Avery nodded. “Yes”

“Something beneath the earth… controls the earth.”

He nodded again.

Grace looked up at the sky, toward the darkness of the umbra, and the surrounding flare of the sun’s corona. The eclipse was something that she knew could happen, but to occur like this didn’t feel real.

“So I did this?” she asked.

“The machine did, but otherwise yes.”

“Okay then. Show me the machine that lets me change the sun’s colour. I want to make it blue.”

“Blue?”

Grace nodded with a smile, “It’d cause quite a stir.”

Avery shook his head, “You’re not taking this seriously.”

“Actually I’m taking it very seriously. I want to see something new.”

“As far as I know, there’s no machine that changes the colour of the sun in isolation.”

She squinted at him. “As far as you know.”

“Yes.” Avery glanced off into the distance – not at anything he could see, but peering through his own thoughts. “Time.”

“Time?”

“Time,” he answered without giving her an answer. He returned to his thoughts, and Grace glanced up at the sky again. The darkness seemed to reach too far. The brightness around the shadowy moon seemed fleeting, yet permanent.

She reached for the cranks, and gave the third one a turn, but in the opposite direction to what she’d done before. A burst of sunlight broke the black of the sky, leading Grace to a smile, and Avery to calling out “Stop!” Her hands lifted up, and her head turned to face him.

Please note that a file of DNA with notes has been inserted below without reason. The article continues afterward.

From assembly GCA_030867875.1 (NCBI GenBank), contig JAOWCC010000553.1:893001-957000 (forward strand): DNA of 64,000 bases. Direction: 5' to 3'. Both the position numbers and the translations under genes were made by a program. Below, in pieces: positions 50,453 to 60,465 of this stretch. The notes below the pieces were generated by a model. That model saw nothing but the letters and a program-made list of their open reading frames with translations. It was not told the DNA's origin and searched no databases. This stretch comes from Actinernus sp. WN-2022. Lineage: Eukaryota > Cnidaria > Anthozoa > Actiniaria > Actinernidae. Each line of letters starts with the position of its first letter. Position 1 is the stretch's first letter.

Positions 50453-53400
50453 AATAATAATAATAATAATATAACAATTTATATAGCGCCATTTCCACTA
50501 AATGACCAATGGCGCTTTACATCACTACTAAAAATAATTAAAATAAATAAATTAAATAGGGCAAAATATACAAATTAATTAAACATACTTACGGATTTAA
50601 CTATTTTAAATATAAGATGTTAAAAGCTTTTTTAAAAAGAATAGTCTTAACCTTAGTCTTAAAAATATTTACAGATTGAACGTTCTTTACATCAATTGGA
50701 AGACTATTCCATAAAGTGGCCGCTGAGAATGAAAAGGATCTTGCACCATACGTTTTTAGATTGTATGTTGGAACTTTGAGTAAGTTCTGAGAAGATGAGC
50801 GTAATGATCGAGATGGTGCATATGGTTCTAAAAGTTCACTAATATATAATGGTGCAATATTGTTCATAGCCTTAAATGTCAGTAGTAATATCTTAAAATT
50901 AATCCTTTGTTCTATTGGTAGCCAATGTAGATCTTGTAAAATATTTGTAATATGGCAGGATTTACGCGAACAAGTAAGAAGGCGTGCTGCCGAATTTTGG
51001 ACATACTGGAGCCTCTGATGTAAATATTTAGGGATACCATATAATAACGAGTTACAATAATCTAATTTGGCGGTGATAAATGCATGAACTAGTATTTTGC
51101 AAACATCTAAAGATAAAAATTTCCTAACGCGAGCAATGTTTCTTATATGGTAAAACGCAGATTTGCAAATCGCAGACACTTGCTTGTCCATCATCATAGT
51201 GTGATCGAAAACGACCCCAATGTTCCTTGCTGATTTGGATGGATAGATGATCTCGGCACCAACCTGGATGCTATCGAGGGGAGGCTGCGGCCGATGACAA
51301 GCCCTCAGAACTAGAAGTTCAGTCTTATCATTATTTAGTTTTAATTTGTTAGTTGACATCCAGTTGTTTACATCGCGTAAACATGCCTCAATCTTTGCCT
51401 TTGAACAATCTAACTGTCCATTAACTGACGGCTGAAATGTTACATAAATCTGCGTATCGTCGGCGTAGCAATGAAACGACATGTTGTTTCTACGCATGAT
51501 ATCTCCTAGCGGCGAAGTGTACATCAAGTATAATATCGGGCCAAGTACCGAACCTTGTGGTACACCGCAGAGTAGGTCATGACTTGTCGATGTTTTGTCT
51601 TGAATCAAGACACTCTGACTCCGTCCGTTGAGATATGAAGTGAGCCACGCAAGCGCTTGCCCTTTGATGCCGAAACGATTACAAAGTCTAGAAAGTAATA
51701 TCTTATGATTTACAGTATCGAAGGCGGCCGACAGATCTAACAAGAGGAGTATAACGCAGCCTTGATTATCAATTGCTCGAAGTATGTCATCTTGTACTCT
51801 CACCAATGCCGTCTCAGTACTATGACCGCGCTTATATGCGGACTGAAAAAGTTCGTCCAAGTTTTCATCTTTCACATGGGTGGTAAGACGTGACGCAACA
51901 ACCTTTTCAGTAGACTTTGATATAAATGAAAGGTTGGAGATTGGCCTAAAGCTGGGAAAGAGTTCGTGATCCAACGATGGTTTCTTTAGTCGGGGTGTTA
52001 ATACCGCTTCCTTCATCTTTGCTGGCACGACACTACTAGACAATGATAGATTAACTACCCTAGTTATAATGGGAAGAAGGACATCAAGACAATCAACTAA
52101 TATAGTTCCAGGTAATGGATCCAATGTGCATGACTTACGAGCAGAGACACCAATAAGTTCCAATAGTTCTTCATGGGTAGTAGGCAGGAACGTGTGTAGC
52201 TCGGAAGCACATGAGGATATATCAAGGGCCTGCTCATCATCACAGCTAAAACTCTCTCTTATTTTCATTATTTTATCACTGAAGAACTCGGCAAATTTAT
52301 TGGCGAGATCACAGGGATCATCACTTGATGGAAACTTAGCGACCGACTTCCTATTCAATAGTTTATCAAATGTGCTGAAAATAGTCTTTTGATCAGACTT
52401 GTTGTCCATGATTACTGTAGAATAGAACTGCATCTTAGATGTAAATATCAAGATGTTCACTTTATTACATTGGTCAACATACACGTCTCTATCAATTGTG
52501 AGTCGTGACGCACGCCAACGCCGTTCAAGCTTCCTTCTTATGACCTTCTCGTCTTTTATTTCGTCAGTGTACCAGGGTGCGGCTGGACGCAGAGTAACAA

“What is it?” she asked.

“You mustn’t turn it backwards. It can break everything.”

“Like orbits?”

“Everything.”

“Couldn’t put a ratchet in play? Stop it turning backwards?”

Avery shook his head, “There was no need. For all the devices I have shown you, I never once told you which way to turn.”

Grace looked at the crank, hovering her hands above it, then motioned to turn. “Clockwise. It just felt natural.”

“And this last unfortunate turn?”

“Anti-clockwise.”

“Clock un-wise.”

“That’s not a thing.”

“Why not?” asked Avery.

“People don’t say that.”

“I say it.”

“You’re hardly people, though.”

“Ouch,” said Avery, though he was smiling.

“Sorry, but… other spectrums?”

His lips stretched out into a broader smile, gave a nod of concession, then glanced toward the eclipse again. He saw hues that seemed halfway between blue and yellow, without even a speck of green. “Alright, Miss Tamlyn. You’re ready.”

(Part Four)